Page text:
2018-06-08 / Letters

Vet feels unwelcome at Memorial Day parade

To the editor,

Many of us in town attended the Kennebunkport Memorial Day parade. For me as a veteran it is bittersweet.

It’s the beginning of summer, but it is a somber meeting. I did not wear my uniform this year. My kids were marching with the band and I wanted to enjoy watching and listening to them.

I got going a bit late to the parade and had to take my own mode of transport. It was cloudy, but a nice ride in and spirits were up. I arrived at the appointed meeting spot with a smile. I took off my helmet and was sourly greeted by a police officer.

“There is an ordinance against riding a skate board in Dock Square. You will walk that thing out of here when you go.”

That took the smile off my face. The person who was riding their bike in next to me did not get that greeting from the police.

As the parade went on I listened to everyone at the podium welcome us; and thank us for our service. It was hard to enjoy my children’s performance with the unwelcome I received.

I wore a U.S. Navy uniform for eight years. Don’t thank me for my service with one hand and smack me in the face with the other. That’s how that first parade felt. Three years ago I marched in the same parade next to a Vietnam vet. Half way through the parade I looked over and he was crying.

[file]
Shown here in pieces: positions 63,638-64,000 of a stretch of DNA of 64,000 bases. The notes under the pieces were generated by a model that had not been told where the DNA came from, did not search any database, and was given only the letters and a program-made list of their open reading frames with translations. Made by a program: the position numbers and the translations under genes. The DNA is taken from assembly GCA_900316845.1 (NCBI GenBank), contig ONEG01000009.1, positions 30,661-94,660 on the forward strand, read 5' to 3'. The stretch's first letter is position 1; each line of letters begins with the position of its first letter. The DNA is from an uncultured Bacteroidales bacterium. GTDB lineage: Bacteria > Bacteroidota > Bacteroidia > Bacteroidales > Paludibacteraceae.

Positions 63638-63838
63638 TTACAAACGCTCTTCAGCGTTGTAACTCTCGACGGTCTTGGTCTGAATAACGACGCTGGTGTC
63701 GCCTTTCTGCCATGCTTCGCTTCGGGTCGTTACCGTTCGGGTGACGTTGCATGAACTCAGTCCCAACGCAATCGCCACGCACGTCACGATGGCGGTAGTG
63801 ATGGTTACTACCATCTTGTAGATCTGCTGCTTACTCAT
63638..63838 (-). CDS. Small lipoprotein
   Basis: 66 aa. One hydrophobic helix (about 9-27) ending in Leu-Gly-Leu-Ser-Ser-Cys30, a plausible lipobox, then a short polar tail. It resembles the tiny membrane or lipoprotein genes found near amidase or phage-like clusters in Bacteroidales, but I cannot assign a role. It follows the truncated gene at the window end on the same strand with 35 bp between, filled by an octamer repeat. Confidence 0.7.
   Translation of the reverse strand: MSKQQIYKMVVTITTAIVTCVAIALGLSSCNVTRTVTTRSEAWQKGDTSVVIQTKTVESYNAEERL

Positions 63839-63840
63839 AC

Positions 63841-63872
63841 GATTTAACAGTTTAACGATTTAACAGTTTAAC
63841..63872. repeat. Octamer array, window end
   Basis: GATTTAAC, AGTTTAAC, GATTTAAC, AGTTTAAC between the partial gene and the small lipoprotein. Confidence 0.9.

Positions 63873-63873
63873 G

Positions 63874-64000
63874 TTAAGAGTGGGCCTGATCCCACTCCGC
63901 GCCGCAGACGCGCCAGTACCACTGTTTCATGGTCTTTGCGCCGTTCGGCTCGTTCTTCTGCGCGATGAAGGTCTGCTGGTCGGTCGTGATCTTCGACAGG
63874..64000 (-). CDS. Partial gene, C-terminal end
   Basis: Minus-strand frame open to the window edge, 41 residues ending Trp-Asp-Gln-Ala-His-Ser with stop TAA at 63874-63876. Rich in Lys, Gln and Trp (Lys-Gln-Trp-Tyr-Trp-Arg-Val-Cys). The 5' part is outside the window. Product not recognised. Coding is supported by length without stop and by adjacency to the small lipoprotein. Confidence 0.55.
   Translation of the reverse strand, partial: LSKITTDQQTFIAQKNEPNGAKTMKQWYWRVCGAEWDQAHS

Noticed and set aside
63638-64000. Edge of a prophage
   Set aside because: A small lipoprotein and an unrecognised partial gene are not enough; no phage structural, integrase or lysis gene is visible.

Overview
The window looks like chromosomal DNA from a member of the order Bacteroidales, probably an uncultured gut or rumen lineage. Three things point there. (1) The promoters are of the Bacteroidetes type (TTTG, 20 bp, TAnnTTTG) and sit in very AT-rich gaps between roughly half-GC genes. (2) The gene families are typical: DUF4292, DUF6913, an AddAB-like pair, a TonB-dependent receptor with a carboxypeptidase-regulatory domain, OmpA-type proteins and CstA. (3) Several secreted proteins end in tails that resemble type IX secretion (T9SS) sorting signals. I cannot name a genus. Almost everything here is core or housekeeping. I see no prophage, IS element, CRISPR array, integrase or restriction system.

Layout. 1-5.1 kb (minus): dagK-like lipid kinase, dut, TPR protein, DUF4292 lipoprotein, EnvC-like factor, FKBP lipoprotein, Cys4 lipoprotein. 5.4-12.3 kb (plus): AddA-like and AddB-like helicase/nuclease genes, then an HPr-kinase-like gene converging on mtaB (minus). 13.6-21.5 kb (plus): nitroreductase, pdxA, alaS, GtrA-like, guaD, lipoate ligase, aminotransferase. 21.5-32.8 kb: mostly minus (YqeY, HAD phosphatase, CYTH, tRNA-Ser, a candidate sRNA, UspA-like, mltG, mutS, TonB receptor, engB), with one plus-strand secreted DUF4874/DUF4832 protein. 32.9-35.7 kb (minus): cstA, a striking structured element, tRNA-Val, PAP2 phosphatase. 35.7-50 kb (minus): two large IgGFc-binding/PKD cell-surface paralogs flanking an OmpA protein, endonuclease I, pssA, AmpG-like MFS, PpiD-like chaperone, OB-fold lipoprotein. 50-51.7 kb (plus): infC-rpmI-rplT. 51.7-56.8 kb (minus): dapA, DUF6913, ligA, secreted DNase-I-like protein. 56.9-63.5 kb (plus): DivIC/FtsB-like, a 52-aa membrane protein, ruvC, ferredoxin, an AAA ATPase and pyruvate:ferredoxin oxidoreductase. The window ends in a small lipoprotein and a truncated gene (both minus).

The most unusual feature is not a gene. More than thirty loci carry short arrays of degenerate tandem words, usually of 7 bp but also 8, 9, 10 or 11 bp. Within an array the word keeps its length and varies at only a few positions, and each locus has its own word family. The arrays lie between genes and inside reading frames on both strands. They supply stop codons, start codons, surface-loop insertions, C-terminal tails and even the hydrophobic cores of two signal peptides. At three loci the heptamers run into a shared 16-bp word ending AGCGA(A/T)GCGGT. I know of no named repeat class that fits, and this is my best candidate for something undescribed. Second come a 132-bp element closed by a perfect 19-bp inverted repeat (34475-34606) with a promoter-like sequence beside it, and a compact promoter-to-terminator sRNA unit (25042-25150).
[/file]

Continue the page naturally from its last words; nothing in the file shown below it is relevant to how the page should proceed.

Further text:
When I asked him if he was OK he responded, “When I got off the plane from Vietnam they spat at me, now they are clapping for me.”

He deserves our praise and our claps.

I don’t want, nor need thanks. I just want equal treatment. The ordinances against skateboarders allow police to profile and discriminate against citizens of our community. Bicycles and horses are also not allowed on the sidewalks, but they are allowed in the street.

If skateboards are riding along with traffic and are abiding all normal laws, we should be treated as any other mode of transport. That’s all I ask, equal treatment.

Jim Trentalange

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